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Where we operate

Ecuador & Peru

(c) Bart Dewaele

Ecuador and Peru are neighbours along the west coast of South America. They are among the middle-income countries, but there is certainly still extreme poverty.

Both countries have of a coastal strip, rainforest and Andes mountains: huge variation in landscape and climate, and an enormous variety of natural resources and ecosystems. The countries are an important source for the Amazon River.

But Ecuador and Peru are also suffering with significant environmental and water-related problems. Mining and the oil and timber industry place a great deal of pressure on the countries and their inhabitants. Political tensions, poor environmental regulations, deforestation and climate change further complicate the situation.

Ecuador is one of the first countries to have added the right to water in its constitution. Join For Water and its Ecuadorian partners influenced this decision.

2008

In 2008, the right to water was included in Ecuador's constitution

60%

more flooding in Peru since the 1970s

Join For Water and its partners operate in the Mayo-Chinchipe River catchment, on the border between northeastern Peru and southeastern Ecuador. Most of the region has a warm temperate climate, with high levels of humidity and hot summers.

The Mayo-Chinchipe catchment fulfils an important role for people and nature, regulating the local water cycle and feeding the soils with nutrients via the rivers.

In the upper section you will find the typical Andean páramo or peatlands that retain water like a sponge and stores CO2. The lower parts of the catchments are used more for livestock (Ecuador) and coffee plantations (Peru). Both forms of agriculture use a lot of water and can be detrimental to the availability and quality of the water.

About 73% of the population in the catchment area has access to tap water, but in some villages this falls below 20%.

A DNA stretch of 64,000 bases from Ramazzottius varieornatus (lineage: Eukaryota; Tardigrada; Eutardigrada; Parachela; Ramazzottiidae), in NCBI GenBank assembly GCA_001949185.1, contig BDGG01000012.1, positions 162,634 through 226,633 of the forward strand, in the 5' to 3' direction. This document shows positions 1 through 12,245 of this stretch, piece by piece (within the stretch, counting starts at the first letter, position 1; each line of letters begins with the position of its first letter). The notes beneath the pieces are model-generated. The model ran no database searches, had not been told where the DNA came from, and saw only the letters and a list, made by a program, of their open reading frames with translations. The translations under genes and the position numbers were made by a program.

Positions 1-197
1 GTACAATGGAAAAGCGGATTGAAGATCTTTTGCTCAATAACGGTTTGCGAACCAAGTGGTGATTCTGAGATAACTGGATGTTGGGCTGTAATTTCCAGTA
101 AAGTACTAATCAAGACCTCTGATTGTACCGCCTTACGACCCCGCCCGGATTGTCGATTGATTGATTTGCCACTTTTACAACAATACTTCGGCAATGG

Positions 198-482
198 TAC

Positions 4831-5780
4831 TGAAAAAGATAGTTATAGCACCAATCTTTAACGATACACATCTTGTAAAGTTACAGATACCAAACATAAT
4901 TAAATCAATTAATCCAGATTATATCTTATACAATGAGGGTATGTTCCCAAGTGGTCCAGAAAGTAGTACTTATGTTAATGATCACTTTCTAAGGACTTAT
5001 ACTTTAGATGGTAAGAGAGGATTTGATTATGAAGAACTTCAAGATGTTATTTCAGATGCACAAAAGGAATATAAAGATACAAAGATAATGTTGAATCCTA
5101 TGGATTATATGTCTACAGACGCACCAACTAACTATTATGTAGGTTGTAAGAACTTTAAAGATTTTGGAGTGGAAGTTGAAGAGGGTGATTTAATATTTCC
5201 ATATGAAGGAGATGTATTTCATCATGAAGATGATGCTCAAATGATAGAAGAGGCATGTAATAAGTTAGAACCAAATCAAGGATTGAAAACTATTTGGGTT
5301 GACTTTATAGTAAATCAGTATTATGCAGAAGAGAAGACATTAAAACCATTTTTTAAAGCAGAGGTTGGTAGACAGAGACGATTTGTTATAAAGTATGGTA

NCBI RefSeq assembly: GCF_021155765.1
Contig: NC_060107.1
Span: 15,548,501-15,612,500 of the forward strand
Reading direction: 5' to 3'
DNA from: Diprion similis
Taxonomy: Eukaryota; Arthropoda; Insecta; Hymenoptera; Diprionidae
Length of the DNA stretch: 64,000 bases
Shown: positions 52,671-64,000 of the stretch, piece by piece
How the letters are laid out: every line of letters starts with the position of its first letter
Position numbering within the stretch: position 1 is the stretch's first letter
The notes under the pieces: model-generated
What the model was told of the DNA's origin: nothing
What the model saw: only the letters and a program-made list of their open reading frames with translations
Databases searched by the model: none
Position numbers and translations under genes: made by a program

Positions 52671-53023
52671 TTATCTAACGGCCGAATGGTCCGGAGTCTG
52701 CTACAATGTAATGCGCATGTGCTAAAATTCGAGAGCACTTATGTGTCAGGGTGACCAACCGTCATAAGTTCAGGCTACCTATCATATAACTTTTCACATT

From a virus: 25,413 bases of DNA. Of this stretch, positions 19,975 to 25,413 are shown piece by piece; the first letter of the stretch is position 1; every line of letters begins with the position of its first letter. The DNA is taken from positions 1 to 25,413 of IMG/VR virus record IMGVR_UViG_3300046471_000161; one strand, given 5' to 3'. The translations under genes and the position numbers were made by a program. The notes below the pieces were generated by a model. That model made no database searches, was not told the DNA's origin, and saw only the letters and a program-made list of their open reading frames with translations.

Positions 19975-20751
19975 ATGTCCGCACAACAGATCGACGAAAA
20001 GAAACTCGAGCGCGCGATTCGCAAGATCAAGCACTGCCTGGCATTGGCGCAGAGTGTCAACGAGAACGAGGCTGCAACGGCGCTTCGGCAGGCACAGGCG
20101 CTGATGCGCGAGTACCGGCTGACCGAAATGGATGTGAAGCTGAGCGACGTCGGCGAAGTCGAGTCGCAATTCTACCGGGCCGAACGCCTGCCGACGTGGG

Koeien in het berglandschap
With the livestock farmers, we are looking at how to protect the zone. (c) Bart Dewaele

Activities

Join For Water and its partners are working on drawing up management plans, marking protection zones, and restoring the ecosystem. Together with the coffee farmers, cattle breeders and farmers, they strive for better irrigation methods, and engage in agroforestry. Our partner NCI specialises in ecosystem restoration and is already active in the zone.

By protecting ecosystems, also in legal terms, they can continue to provide their services, like offering safe drinking water. Our partner Protos EC has a lot of experience in providing and managing access to drinking water, and deals with social cohesion and the claiming the right to water.

There will also be training and exchanges for local organisations, partners and other stakeholders.

 

What preceded

Join For Water started its activities in Ecuador in 1997 and left Ecuador in the good hands of Protos EC in 2016. Under that name, the local Join For Water team continued its operations in Ecuador. Protos EC remained a partner of Join For Water.

Join For Water took an active role in the process that culminated in a constitution (2008) that prohibits the privatisation of drinking water and considers water a common good.

Join For Water worked intensively in the Andean province of Cañar. Most of the communities there now have clean drinking water and have united with the drinking water committees in a unified platform that works together with the local authorities. Integrated water management became the guiding principle for agriculture in the region. The same approach applied to Saraguro in the province of Loja, located even further south.

A second important zone for Join For Water was the coastal province of Esmeraldas, with the cantons of Rio Verde and Muisne. Join For Water helped ensure that disadvantaged population groups also had access to water and safe sanitation.

Join For Water had not previously been active in Peru.

Our partners in Ecuador & Peru